This will be a one-day conference held in partnership with the Cultural Centre of the Iranian embassy, as part of the celebrations for the 2019 International Day for Women on March the 8th and Iranian Day for Women on February the 26th.
The conference seeks to deliberate on the role, status and rights of women in Christianity, Islam, African Traditional Religions and other religions. It is therefore an inter-faith conference. The conference brings together scholars, religious leaders/ practitioners, students, representatives of civil groups and policy makers.
The theme of the conference is Dialoguing Women in Christianity, Islam and African Traditional Religions.
Certain religious views unduly elevate the status of men over women, have stricter sanctions against women, and require them to be overly submissive. While there has been progress towards equality, these religious views still lag behind the rest of society in addressing gender issues. There are fundamentalists within many religions who actively resist change. There is often a dualism within some religions, which exalts women on the one hand, while demanding more rigorous displays of devotion from them on the other. This leads some feminists to see religion as the last barrier for female emancipation.
As the role of women in the society at large has changed, religions have responded to the changes in a number of ways. New professional roles in religions and in the public sphere have been opened to women. Along with these changes, in some religions, a number of changes in religious beliefs and practices have been engendered, including the recovery of women”s share of religious history, changing images of the divine and changes relating to women and sexual equality, justice, leadership entrepreneurship, health rights, authority, education, politics and women’s rights. On the other hand, some religious groups have taken the lead in opposing women”s assumption of more public roles. There has been opposition to movements to free women from their domestic role through, among other things, abortion, birth control, and divorce. These issues have been joined to larger movements over which religious groups have become polarized. Thus the general pattern of changing roles for women has changed the structure and both the social and ideological stance of religions.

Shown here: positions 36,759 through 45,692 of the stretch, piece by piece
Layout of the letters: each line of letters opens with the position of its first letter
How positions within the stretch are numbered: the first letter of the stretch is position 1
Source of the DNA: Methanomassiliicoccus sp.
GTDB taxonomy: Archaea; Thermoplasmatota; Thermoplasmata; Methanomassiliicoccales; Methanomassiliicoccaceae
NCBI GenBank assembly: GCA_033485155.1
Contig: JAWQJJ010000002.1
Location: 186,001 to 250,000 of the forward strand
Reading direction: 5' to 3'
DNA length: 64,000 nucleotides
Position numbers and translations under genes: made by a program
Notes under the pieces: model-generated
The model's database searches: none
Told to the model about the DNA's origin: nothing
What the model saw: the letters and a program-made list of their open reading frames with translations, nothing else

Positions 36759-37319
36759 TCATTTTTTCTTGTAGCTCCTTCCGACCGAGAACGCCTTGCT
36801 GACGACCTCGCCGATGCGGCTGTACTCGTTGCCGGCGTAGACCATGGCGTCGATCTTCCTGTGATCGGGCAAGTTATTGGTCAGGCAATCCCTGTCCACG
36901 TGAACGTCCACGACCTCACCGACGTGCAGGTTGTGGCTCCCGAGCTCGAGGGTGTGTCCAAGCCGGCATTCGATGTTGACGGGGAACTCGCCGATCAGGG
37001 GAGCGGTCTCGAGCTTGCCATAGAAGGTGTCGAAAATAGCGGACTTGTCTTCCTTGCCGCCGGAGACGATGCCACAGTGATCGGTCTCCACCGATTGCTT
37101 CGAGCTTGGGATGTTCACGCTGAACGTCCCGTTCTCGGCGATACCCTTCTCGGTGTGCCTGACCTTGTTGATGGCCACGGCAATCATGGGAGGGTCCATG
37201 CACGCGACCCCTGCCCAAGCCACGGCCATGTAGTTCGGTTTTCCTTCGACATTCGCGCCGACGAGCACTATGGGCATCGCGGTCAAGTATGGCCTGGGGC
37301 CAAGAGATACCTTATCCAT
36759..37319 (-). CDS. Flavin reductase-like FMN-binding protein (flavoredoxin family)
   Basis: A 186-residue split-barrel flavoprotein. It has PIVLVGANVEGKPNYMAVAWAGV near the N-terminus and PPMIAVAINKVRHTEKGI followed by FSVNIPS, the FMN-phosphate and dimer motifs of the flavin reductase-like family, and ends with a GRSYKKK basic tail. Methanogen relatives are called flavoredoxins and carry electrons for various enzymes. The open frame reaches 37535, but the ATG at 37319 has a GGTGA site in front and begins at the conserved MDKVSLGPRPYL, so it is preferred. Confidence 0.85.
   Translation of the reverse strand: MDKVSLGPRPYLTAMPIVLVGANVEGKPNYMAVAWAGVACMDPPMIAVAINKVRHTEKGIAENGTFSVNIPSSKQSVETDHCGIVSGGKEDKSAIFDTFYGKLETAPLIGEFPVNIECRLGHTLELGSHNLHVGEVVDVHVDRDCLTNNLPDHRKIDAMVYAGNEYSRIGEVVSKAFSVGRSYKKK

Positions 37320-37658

We are therefore calling for papers that engage the theme Dialoguing Women in Christianity, Islam and African Traditional Religions by exploring the multiple dimensions of the view that these religions can, and indeed must, play an important role in promoting women’s transition away from femininities of entrapment towards femininities of self-invention that enable them to fully participate in sustainable development.
The papers may relate to, but are not limited to, the following sub-themes:
- Religion, Women and Leadership
- Religion, Women and Entrepreneurship
- Religion, Women and Culture
- Religion, Women and Economy
- Religion, Women and Society
- Religion, Women and the Media
- Religion, Women and Health
- Women and Religious Authority
- Religion, Women and Education
- Religion , Women and Politics
- Religion and Women’s Rights
- Religious Rules/ Laws specific to Women
- Religion, Women and Sexuality
- Religion and the woman’s role as a wife
- Religion and the woman’s role as a mother
- Religion and female role models
Deadline for the abstracts: 15 December 2018
Deadline for the main papers: 10 February 2019
Conference Date: 1 March 2019
Venue: University of Zimbabwe